A magistrate’s decision could lead to the development of a long-debated Casey’s General Store near Interstate 75.
The Warren County Common Pleas Court magistrate reversed a split Carlisle Planning Commission decision that denied a permit needed for the development to move forward. He instructed the village’s planning commission to grant the application.
Carlisle’s law director said the decision was “legally correct” and doesn’t believe the municipality would be successful if it chose to file an objection to the decision.
Property owners Charles and Kim Harris filed an administrative appeal on June 29 after the planning commission made its May 3 decision concerning a variance for the former Pizza Hotline site at 767 Central Ave. Casey’s General Store wanted to purchase the property to build a new 10-pump, $4.5 million gas station/convenience store.
Residents from the Concerned Carlisle Citizens group was vocal in their objections to the variance at public hearings before the planning commission and Carlisle Village Council meetings.
The Harris’ claimed “the decision is unconstitutional, illegal, arbitrary, capricious, unreasonable and/or is unsupported by a preponderance of substantial, reliable, and probative evidence.”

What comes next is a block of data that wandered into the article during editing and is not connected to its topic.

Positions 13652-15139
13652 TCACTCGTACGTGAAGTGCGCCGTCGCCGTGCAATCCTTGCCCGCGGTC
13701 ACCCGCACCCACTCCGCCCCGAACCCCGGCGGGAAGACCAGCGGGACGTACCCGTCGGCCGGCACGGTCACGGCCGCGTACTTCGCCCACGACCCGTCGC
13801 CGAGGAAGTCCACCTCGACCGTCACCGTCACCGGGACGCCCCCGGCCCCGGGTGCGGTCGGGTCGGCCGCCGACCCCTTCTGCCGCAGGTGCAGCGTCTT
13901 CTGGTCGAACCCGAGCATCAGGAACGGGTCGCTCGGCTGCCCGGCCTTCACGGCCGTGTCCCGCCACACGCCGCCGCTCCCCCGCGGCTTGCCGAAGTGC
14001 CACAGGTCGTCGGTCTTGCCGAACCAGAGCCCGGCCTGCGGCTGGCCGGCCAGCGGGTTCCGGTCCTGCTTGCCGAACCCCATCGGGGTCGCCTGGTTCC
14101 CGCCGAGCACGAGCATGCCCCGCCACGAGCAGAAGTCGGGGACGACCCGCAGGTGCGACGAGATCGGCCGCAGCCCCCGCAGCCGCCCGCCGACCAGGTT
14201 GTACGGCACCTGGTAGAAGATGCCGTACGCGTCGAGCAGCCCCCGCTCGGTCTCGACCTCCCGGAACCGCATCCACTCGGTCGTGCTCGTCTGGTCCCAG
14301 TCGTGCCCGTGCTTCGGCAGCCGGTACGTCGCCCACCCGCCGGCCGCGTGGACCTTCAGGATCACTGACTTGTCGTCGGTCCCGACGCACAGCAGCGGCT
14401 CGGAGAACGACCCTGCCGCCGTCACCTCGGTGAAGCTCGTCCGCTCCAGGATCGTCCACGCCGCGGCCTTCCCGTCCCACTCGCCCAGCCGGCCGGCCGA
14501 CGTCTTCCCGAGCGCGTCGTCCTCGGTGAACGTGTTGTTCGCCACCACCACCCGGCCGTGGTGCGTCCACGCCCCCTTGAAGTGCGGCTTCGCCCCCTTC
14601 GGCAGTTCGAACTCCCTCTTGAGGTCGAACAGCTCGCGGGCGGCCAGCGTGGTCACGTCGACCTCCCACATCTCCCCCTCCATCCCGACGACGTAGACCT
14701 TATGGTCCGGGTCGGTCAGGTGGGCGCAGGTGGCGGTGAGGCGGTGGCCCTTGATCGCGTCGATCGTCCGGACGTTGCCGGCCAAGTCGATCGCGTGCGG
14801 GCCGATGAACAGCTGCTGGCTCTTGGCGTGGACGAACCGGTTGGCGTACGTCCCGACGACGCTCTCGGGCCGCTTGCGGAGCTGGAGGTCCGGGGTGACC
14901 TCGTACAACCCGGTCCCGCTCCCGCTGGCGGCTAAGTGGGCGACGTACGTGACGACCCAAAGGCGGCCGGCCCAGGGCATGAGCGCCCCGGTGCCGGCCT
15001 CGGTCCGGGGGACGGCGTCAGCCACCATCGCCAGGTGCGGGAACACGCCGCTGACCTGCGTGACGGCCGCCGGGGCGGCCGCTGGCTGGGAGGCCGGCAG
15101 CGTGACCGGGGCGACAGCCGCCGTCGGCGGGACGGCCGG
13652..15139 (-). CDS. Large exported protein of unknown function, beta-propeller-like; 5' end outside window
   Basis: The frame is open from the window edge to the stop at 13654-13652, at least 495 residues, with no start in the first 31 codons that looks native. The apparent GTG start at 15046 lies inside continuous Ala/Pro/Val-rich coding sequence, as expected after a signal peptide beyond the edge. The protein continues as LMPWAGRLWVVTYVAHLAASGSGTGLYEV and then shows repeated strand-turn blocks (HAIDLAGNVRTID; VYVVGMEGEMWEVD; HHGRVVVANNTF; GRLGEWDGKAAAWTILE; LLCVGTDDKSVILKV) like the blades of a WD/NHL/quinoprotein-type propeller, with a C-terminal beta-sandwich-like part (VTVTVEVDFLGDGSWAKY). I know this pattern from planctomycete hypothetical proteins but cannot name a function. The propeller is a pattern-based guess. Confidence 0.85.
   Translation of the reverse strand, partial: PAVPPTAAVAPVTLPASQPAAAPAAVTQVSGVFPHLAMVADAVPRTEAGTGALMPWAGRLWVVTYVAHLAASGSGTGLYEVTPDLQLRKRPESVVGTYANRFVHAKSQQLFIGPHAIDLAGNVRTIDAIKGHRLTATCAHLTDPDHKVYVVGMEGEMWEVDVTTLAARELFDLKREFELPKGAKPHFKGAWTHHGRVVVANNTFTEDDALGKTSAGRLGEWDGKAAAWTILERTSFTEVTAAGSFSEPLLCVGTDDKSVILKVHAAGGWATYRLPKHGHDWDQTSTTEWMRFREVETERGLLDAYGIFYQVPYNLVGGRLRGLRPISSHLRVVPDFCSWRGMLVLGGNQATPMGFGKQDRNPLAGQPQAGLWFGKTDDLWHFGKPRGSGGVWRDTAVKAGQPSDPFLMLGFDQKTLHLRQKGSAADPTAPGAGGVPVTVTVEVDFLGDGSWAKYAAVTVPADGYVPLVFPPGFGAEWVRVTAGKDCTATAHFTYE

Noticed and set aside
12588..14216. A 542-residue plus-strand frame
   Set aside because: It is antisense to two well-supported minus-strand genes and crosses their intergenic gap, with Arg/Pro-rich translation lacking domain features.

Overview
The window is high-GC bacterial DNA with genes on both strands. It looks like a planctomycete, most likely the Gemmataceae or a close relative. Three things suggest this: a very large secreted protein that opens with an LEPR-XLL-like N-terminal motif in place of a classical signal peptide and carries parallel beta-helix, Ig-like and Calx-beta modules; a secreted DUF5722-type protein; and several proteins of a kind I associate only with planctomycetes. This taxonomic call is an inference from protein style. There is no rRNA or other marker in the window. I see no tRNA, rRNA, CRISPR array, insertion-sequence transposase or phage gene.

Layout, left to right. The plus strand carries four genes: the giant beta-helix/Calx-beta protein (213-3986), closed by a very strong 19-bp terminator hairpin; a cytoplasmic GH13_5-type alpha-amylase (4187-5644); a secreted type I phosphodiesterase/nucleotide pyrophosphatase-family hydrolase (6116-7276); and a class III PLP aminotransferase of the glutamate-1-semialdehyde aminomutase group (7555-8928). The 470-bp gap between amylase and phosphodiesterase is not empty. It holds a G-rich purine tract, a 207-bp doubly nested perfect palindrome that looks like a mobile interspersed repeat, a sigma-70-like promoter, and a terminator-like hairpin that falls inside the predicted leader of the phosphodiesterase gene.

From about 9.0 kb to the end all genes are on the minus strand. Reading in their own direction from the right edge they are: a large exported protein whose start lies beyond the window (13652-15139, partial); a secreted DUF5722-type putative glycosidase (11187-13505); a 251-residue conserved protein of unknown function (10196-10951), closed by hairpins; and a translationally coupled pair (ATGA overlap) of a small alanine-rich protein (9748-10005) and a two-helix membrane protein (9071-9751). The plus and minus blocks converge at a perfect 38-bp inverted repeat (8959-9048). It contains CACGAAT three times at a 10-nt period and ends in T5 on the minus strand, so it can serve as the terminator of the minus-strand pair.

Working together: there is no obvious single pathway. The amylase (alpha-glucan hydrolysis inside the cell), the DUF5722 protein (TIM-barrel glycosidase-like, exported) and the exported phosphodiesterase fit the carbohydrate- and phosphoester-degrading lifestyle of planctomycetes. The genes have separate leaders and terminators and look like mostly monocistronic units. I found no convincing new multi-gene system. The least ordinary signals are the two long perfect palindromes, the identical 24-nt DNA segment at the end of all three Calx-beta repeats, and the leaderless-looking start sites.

Magistrate Andrew Hasselbach agreed, writing, “To the extent the Planning Commission’s denial of the application was influenced by public opinion, as voiced by residents attending the public meetings, such commentary, in and of itself, is not evidence required in an adjudication hearing.”
Hasselbach concluded the decision was “unsupported by the preponderance of substantial, reliable and probative evidence.”
In his decision, Hasselbach said, “The Planning Commission held public hearings on the application March 1 and April 5, 2018, at which time residents voiced their concerns on a number of matters including hours of operation, noise, odors, potential contamination of well water, health risks, property values, and the effect the proposed use might have on other businesses. These public comments were matters of opinion. The residents presented no substantive evidence.”
Hasselbach also said the reasons of increased traffic, another gas station or a public health concern cited by those members voting against the request were not supported by evidence, or was not a proper consideration to deny the request, or was “not considered substantial, reliable and probative evidence.”
He said the planning commission “may not deny a conditional use permit merely because the conditional permitted use is no longer desired for the proposed location.”
The planning commission’s 3-3 tie vote resulted in denying the request, as variances require four votes for approval. At that time, there was one vacancy on the commission.
In a Friday response to Carlisle Village Manager Julie Duffy, Law Director David Chicarelli said he felt the magistrate’s decision “should stand as it is legally correct.”
The municipality has until May 13 to appeal the decision to the county Common Pleas Court. Either side can appeal to the 12th District Court of Appeals in Middletown.
Residents from the Concerned Carlisle Citizens group did not return a request for comment.
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